• Heteronormativity: Refers to the assumption that there are two complementary sexes, male and female, and that heterosexuality is the normal and the only acceptable sexual union. When heterosexuality is perceived as the norm, people with different sexual orientations or trans* or any other gender non-conforming identities, are often seen and treated as a threat to this order.
  • Homophobia: The fear, unreasonable anger, intolerance or/and hatred toward homosexuality. Homophobia can appear in various ways:Institutionalised Homophobia: when governments and authorities are acting against equality for LGB people. This can be hate speech from public elected persons, ban on pride events and other forms of discrimination of LGB people.
  • Homosexual: People are classified as homosexual on the basis of their gender and the gender of their sexual partner(s). When the partner’s gender is the same as the individual’s, then the person is categorised as homosexual. It is recommended to use the terms lesbian and gay men instead of homosexual people. The terms lesbian and gay man are being considered neutral and positive, and the focus is on the identity instead of being sexualised. Lastly, the term homosexual has for many a historical connotation of pathology.
  • Honour Killing: “Honour” killing is a misnomer because there is no honour involved or gained in killing anyone. But, it is a term used to describe the act of killing a member of a family by other members (or by hired killers) because the victim disobeyed the wishes of the family (e.g. decisions as primarily taken by the male members of the family) or acted without consent of the family. This could also happen to members of a social group if they are seen to go against traditions and the social order, e.g. marrying outside the caste or class, etc.
  • Internalised Homophobia: When lesbian, gay men and bisexual people are considering and accepting heterosexuality as the correct way of being and living.
  • Intersex: A term that relates to a range of physical traits or variations that lie between ideals of male and female. Intersex people are born with physical, hormonal or genetic features that are neither wholly female nor wholly male; or a combination of female and male; or neither female nor male.
  • Intimate Partner Violence (IPV): Intimate Partner Violence is a term for actions taken by a current or former spouse, partner, boyfriend, or girlfriend to coerce and control. Intimate partner violence (IPV) is sometimes called “domestic violence,” but it is not restricted to people living in the same home. Intimate partner violence commonly includes physical violence and intimidation, forced or coerced sex, verbal and psychological abuse, and economic manipulation, often in combination with one another
  • Intra-Household Resource Distribution: The dynamics of how different resources that are generated within or which come into the household, are accessed and controlled by its members
  • Lesbian: A woman who is sexually and emotionally attracted to women.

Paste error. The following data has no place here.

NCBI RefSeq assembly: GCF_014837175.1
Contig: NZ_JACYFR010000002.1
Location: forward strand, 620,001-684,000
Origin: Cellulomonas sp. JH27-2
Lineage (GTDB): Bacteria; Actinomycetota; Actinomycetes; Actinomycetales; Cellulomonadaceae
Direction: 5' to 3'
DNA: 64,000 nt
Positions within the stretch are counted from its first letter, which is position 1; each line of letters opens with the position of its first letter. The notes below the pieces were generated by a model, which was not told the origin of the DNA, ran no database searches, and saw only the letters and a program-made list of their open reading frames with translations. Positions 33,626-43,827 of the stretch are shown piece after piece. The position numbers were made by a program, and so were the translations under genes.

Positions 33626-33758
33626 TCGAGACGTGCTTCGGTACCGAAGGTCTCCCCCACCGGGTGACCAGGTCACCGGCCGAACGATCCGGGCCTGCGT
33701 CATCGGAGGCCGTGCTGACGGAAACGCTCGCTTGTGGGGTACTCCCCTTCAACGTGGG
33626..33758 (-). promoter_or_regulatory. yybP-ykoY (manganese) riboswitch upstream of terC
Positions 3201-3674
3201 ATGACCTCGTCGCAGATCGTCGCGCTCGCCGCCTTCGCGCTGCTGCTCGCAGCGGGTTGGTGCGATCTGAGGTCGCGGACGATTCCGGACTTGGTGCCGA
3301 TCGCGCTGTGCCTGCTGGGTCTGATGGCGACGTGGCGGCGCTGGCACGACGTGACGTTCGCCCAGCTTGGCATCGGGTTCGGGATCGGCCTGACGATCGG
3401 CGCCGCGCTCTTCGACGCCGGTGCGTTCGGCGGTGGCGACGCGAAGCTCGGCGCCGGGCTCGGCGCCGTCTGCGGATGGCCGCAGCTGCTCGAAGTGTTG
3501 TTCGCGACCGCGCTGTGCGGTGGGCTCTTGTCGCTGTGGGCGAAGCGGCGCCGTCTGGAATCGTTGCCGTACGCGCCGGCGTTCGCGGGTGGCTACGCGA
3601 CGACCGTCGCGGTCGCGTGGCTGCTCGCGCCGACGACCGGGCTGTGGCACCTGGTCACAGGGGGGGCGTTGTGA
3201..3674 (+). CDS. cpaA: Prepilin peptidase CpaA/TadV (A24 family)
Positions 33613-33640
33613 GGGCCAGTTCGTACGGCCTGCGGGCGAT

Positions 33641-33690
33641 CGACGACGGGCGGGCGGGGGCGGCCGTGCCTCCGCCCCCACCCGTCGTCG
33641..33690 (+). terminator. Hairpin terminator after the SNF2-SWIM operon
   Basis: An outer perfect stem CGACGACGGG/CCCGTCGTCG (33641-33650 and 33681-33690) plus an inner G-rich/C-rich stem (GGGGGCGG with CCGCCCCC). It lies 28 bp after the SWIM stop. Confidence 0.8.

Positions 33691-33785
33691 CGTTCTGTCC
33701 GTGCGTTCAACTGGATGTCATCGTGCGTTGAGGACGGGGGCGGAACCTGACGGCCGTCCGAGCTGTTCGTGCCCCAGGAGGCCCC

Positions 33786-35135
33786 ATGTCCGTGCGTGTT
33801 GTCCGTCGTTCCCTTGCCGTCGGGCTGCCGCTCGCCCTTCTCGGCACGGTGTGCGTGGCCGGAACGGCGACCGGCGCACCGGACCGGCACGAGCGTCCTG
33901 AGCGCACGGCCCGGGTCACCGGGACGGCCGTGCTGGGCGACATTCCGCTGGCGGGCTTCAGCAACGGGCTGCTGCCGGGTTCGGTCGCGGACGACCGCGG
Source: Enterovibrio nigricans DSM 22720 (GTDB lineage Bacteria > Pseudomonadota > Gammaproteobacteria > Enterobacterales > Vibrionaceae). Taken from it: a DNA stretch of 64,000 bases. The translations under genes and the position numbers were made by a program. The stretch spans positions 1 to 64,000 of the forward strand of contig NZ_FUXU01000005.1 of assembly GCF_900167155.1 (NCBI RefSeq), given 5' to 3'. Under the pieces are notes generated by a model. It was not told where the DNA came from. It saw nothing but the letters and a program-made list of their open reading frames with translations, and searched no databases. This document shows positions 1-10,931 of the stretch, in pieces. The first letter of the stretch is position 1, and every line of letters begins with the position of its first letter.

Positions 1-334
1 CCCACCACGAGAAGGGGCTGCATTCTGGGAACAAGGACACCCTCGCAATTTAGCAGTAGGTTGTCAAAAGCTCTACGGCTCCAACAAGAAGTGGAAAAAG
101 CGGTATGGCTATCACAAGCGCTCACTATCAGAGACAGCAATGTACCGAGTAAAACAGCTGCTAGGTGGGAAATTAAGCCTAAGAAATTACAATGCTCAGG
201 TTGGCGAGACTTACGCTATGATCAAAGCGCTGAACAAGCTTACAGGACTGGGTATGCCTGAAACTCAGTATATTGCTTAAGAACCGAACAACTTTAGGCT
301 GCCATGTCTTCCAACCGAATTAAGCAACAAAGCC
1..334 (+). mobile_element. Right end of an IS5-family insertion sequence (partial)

• Masculinity: Masculinity refers to the socially produced but embodied ways of being male. Its manifestations include manners of speech, behaviour, gestures, social interaction, a division of tasks ‘proper’ to men and women (‘men work in offices, women do housework’), and an overall narrative that positions it as superior to its perceived antithesis, femininity. The discourse of masculinity as a dominant and ‘superior’ gender position is produced at a number of sites and has specific consequences for women as well as those men who may not fit into the dominant and valourised models of masculinity.
  • National Machineries for Women: Agencies with a mandate for the advancement of women established within and by governments for integrating gender concerns in development policy and planning
  • Patriarchy: Systemic societal structures that institutionalise male physical, social and economic power over women
  • Rape: Rape is generally understood to involve sexual penetration of a person by force and/or without that person’s consent. Rape is committed overwhelmingly by men and boys, usually against women and girls, and sometimes against other men and boys.
  • Sex-Selection: Sex selection is any act of identifying the sex of the foetus and elimination of the foetus if it is of the unwanted sex.
  • Sex: Sex refers to the biological characteristics that define humans as female or male. While these sets of biological characteristics are not mutually exclusive, as there are individuals who possess both, they tend to differentiate humans as males and females. In general use in many languages, the term sex is often used to mean “sexual activity”, but for technical purposes in the context of sexuality and sexual health discussions, the above definition is preferred.
  • Sexual Harassment: Sexual harassment is a sex-based behavior that is unwelcome and offensive to its recipient. For sexual harassment to exist, these two conditions must be present. Sexual harassment may take two forms: 1) Quid Pro Quo, when a job benefit – such as a pay rise, a promotion, or even continued employment – is made conditional on the victim acceding to demands to engage in some form of sexual behaviour; or; 2) hostile working environment in which the conduct creates conditions that are intimidating or humiliating for the victim.